With this Play Invitation children can develop their visuospatial attention, since they’ll need to observe and coordinate their movements according to the obstacles they encounter. Concepts such as movement, direction, contour, space, line and shape can be explored with this challenge.
What Could Lead Us to This Play Invitation
- Children have been curious about mazes;
- Children are excited about drawing and creating abstract compositions;
- Children have been exploring games with quick changes of direction.
- Large butcher paper or construction paper
- Loose parts like cans, blocks, cups, bowls, etc.
- Crayons or colored pencils
Setting up This Play Invitation
- Set out a large piece of white paper or lay out butcher paper. You can do this on a tabletop or on the floor.
- Select the loose parts you’ll be using, and place them in a basket near the paper. Depending on the age of the children, they can be the ones to collect the loose parts from whatever they find (in our example, they chose tree cookies).
- Add the crayons or pencils.
Tips: The number of children per group depends on the size of the paper, up to a maximum of six children.
How to Create the Drawing
- Invite the children to create an obstacle course using loose parts.
- Next, let them race through their obstacle course with the crayons of their choice! They can repeat this again and again, using different colors as they choose.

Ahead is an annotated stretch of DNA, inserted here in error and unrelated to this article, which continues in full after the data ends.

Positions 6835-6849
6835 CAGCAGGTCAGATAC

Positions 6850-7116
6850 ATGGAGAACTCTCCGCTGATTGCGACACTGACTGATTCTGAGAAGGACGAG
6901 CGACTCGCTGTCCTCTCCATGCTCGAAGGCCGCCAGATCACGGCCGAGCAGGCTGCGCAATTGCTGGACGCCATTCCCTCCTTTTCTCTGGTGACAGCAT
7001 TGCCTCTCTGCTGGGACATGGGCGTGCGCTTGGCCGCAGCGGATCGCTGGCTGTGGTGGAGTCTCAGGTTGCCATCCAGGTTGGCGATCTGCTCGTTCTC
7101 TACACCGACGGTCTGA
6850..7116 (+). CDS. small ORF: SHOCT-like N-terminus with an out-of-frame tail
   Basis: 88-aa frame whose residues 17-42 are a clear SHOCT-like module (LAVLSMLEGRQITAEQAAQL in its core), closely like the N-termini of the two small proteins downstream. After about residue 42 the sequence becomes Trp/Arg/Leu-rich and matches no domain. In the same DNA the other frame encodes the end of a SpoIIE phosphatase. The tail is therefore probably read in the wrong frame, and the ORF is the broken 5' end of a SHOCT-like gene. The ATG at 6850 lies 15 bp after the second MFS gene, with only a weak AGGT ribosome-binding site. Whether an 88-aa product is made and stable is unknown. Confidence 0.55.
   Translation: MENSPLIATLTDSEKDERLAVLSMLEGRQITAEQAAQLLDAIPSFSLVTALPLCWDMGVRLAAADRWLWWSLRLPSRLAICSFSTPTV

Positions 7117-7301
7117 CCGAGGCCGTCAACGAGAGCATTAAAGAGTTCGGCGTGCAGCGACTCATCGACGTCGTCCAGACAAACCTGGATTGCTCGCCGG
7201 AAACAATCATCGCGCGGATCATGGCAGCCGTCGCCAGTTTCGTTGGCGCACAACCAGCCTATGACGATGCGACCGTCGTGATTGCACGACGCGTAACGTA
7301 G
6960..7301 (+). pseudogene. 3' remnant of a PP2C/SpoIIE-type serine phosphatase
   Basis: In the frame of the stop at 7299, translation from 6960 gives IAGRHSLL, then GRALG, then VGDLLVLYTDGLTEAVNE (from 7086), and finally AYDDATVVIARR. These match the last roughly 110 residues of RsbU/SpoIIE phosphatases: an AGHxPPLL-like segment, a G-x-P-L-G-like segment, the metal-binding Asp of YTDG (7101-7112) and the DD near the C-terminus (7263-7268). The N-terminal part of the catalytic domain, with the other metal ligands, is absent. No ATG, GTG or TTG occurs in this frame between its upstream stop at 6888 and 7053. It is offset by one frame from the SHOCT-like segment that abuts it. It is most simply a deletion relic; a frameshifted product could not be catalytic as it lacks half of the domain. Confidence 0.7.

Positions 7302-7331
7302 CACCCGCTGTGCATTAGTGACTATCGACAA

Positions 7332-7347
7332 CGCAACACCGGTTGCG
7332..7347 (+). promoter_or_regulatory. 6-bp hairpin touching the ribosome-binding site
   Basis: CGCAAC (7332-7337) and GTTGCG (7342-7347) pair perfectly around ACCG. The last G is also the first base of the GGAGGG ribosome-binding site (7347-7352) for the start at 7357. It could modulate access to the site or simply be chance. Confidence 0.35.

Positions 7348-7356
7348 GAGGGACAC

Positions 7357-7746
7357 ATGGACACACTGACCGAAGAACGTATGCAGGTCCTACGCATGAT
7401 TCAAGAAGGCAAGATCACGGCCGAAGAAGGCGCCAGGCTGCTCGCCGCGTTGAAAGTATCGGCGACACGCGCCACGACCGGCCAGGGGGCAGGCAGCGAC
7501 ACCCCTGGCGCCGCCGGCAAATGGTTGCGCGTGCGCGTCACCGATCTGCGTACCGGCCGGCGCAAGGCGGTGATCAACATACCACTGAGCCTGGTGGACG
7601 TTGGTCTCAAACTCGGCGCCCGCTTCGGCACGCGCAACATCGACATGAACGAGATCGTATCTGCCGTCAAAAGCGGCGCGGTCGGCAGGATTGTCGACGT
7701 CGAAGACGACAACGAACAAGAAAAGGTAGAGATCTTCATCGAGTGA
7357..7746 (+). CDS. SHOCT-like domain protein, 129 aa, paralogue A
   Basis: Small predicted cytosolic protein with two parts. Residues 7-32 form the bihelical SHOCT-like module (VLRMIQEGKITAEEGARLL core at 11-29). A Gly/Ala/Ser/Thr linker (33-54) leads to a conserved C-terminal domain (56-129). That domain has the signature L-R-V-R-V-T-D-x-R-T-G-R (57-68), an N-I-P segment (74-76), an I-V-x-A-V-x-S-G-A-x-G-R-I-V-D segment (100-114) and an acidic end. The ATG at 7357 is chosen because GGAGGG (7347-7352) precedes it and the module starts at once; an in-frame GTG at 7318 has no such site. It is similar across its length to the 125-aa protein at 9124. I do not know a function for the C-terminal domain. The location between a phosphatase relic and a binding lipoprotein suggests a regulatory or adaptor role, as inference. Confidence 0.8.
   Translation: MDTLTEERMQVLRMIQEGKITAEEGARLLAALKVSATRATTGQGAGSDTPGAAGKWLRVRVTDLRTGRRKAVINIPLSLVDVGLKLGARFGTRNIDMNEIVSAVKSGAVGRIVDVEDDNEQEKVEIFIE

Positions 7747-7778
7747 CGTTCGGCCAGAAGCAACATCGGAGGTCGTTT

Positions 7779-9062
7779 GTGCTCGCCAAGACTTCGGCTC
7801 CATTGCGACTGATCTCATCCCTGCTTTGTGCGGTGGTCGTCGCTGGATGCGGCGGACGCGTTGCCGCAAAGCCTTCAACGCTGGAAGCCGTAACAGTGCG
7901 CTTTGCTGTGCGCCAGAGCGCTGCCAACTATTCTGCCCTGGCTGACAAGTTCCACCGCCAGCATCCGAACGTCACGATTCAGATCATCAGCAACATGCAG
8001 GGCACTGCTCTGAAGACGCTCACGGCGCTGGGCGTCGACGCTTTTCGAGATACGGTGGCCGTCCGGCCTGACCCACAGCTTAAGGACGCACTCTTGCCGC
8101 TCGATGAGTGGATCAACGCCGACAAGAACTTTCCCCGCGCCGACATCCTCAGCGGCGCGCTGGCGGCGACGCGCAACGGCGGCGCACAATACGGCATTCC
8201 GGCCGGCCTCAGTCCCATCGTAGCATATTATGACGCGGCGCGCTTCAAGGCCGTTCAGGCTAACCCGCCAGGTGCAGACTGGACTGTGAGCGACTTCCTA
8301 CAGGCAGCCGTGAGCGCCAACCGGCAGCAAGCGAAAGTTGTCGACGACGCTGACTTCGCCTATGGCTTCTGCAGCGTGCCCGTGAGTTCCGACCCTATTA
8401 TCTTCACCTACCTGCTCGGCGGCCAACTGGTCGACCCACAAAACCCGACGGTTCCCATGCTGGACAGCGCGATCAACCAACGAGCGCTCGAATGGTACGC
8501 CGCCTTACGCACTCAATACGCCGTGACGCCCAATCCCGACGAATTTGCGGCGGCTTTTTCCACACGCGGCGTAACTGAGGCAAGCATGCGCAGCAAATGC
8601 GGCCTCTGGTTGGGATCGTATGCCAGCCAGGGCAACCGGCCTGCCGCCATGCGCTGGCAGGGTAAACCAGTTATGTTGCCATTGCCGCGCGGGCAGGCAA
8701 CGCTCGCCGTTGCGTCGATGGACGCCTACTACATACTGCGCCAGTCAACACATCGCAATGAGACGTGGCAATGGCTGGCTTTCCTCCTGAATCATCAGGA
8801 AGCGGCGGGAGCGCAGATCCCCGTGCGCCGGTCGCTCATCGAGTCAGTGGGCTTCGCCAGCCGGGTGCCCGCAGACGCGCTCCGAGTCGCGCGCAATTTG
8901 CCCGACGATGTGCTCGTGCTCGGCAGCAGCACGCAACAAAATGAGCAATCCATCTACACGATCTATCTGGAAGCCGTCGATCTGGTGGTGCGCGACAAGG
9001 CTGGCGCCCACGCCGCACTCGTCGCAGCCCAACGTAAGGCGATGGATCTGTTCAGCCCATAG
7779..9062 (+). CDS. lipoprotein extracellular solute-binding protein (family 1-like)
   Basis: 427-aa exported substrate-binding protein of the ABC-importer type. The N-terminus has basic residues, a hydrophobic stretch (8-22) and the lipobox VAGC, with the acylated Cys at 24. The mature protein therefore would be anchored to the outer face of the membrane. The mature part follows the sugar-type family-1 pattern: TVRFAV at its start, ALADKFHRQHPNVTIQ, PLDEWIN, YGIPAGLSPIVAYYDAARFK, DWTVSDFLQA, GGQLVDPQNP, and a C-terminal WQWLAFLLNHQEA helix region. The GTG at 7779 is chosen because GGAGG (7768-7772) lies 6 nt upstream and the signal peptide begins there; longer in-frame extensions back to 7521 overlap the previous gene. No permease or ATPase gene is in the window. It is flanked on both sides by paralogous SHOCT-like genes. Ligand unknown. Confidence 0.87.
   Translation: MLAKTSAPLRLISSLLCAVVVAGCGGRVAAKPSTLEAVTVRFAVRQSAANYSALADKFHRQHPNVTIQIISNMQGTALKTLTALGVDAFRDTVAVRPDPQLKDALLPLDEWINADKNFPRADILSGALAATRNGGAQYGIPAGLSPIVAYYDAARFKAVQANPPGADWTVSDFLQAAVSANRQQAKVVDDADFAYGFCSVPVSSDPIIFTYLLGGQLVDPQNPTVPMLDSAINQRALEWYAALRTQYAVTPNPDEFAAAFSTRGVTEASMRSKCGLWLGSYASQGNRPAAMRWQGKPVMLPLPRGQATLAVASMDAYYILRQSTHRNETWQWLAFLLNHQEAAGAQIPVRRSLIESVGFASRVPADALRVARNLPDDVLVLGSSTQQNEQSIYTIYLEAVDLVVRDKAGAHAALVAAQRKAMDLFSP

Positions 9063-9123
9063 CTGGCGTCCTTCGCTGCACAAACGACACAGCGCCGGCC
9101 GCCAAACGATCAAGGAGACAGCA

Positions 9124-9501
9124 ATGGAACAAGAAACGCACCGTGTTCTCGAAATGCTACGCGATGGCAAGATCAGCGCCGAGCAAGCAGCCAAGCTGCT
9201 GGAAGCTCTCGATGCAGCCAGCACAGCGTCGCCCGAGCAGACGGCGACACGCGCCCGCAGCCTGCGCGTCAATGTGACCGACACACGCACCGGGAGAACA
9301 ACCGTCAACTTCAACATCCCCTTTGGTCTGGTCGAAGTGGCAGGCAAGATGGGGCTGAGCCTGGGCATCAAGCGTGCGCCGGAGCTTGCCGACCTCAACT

OPTIONAL NEXT STEP:
Create a pushpin pathway for mark making: start by placing a white piece of paper over a piece of corrugated cardboard. Then let the children place and push the pins into their paper wherever they wish. Invite them to draw in and around the push pins with their choice of colors. They can manipulate the push pins into different designs and choose other colors to create a masterpiece.
FOR OLDER CHILDREN: Create a mandala with the push pins. Use the push pins to guide the lines of the mandala-making.
How to Nurture the Natural Unfolding of the Child’s Identity During This Play Invitation
- Children have the right to learn from each other and to benefit from collaboration. By sharing a project, children develop essential social and personal skills for life. The educator must ensure that there are opportunities to work in pairs, mini-groups, and large groups during day-to-day dynamics. This way, children will develop listening skills, dialogue, negotiation, and respect for others.
The Academic Learning Opportunities
- MATH: Develop directionality and spatial awareness (up, down, left, right, around).
- LANGUAGE: Use language to engage in conversation with their peers.
- PHYSICAL: Develop visuospatial attention and laterality.
- SOCIAL: Develop listening skills, dialogue, negotiation, and respect for others.
Place chairs in the middle of your classroom, or in open area. Play some music and invite
children to dance between the chairs, avoiding the obstacles.
A funny story about an obstacle course race.